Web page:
By Barbara Wells
The Meridian Star
No one knew why they left. Funny, it was almost two weeks before I noticed the absence of traffic on my street. Upon asking my neighbor who lived down the street from them, he is surprised I’ve only just noticed.
Actually, I believe I’d taken to spending weekends inside my home and not digging weeds in my front yard. The heat could account for that, but I also had a habit of noticing license plates – thought it best to lay low.
The gentlemen in question obviously did not have a lot to be worried about, as they had lived back there around four or five years with little complaint or police action. It was just the constant traffic at certain times, all day Saturday for example – Not enough time for a person to stop and visit for long. Perhaps it was just so many pizza deliveries?
"On Being" is a Sunday morning radio program on PBS that explores the human condition with all kinds of people – psychiatrists, politicians, philosophers…an entire plethora of people! What caught my attention in the discussion of Krista Tippett talking with a Dr. Van der Kolk. He talks about a program in Boston in the maximum security jails where they do meditation with the inmates. And another, “where the judge gives kids a choice between going to prison or being condemned to be a Shakespeare actor...and you see these kids come to life as they’re being valued as an actor and a person who is able to talk. What I see is a huge potential that people have to crawl out of their holes.”
Dr. VanderKolk studies various treatments of trauma, including yoga and eye movement therapy. Traumatic stress became a diagnosis after the Vietnam War and how it affects the population at large. He terms a phase, body memory, where we store a traumatic experience in our body. Have you ever heard of someone getting a massage and breaking down, or crying, during the experience? Sometimes we store a guilt at having hurt someone a long time ago. Friends tell us “You shouldn’t feel that way. It wasn’t your fault.” And you know they are right, but you still feel bad.
I can recall my sister getting work done on her house and she developed a terrific neck ache that went into her shoulders. She went to doctors and tried all sorts of cures – but no cure worked like the day the dadgum contractor finished the job and left her house! We all know about that kind of headache or pain in the you know where. Dr. Van der Kolk deals with the more severe kind of traumas.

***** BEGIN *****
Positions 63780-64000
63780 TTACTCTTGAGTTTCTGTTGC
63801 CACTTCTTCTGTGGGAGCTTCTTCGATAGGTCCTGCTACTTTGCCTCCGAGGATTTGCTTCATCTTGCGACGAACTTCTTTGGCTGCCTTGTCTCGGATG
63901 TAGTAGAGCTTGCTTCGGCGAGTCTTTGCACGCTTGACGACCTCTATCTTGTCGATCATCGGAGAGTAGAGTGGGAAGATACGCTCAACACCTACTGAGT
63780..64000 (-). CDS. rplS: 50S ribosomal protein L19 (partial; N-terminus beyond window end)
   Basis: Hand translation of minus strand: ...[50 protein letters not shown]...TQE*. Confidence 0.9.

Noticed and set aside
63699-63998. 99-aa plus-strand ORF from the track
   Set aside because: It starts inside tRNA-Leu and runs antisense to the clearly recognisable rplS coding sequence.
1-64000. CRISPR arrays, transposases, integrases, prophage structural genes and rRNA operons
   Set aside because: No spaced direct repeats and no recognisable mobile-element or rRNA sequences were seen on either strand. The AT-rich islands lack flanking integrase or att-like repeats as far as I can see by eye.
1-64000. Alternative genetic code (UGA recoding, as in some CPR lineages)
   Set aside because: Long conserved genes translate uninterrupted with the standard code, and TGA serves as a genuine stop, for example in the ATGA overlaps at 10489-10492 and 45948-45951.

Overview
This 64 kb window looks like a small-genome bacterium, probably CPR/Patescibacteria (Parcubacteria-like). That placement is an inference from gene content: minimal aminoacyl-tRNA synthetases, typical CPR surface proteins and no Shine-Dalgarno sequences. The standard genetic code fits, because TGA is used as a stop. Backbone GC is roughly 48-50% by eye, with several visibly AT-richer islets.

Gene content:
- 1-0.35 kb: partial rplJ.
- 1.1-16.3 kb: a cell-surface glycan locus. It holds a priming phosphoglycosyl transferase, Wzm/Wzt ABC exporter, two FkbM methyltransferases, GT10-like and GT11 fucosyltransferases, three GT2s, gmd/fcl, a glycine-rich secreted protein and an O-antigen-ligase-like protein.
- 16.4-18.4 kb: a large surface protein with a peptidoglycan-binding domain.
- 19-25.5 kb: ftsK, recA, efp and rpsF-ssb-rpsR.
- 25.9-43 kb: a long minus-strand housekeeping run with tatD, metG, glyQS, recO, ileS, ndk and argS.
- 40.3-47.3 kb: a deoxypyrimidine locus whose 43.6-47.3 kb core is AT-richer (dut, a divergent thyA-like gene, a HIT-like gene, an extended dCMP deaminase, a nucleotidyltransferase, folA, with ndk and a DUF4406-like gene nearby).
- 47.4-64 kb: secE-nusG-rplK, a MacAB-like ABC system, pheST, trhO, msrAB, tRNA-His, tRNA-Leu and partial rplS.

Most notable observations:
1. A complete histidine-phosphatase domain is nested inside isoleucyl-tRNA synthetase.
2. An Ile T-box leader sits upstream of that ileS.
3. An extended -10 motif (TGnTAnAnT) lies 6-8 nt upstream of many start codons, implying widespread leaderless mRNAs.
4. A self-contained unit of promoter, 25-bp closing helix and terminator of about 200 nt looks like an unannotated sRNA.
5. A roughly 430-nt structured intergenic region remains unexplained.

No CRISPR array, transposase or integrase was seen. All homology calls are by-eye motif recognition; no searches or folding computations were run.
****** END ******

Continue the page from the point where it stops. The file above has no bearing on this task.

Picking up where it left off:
One of my favorite things about yoga and particularly shoulder stands (against the wall) is the idea of my internal organs all flipping upside down, seeing the light of day so to speak. My blood is having to really work to reach my toes at this position. My internal world is upside down. Now I return to my usual posture — not inclined on the sofa, but upright! And my organs return to their usual comfortable position. It has to be good for them. And me, of course.
I vote for making our kids who are acting out against the law join in the Sucarnochee Revue at the Temple Theatre and singalong with the country tunes. They’d think twice about breaking the law then!
New at 'The MAC'
• Make Friends with your Kindle.” Five-week informational workshop with Michael Remy, beginning Monday at 6 p.m.
• Free BINGO for seniors on Aug. 1, from 1 p.m.-2 p.m. Sponsored by Sta-Home Health and Hospice. Special treat provided.
• Eight-week fall classes begin Aug. 12. Call the center at (601) 485-1812 to pre-register. Be sure to ask about our computer class schedule, line dance, and other classes.
• ZUMBA! Dance/exercise classes with Janie Howard. Only $2 per class. Two evening classes – 6:30 p.m., Tuesday and Thursday – and two morning classes – 10:30 a.m., Monday and Wednesday. (Class times may change after school starts in August, so please phone first.)
Meridian Activity Center is open to adults 21 years and older. The fee for an eight-week class for Meridian citizens between the ages of 21 and 55 is $20; if you live in the county, it is $25. Seniors over age 55 pay half price. (That is: only $20 for a yoga class taught three times a week, or 12 classes for $1.67 each.)
We are located at 3300 32nd Ave., in the heart of Meridian, off 29th Avenue and 36th Street (in the old Lamar Elementary School buildings). Call (601) 485-1812 for information or if lost.
• Barbara Wells is director of Meridian Activity Center. You may e-mail her at firstname.lastname@example.org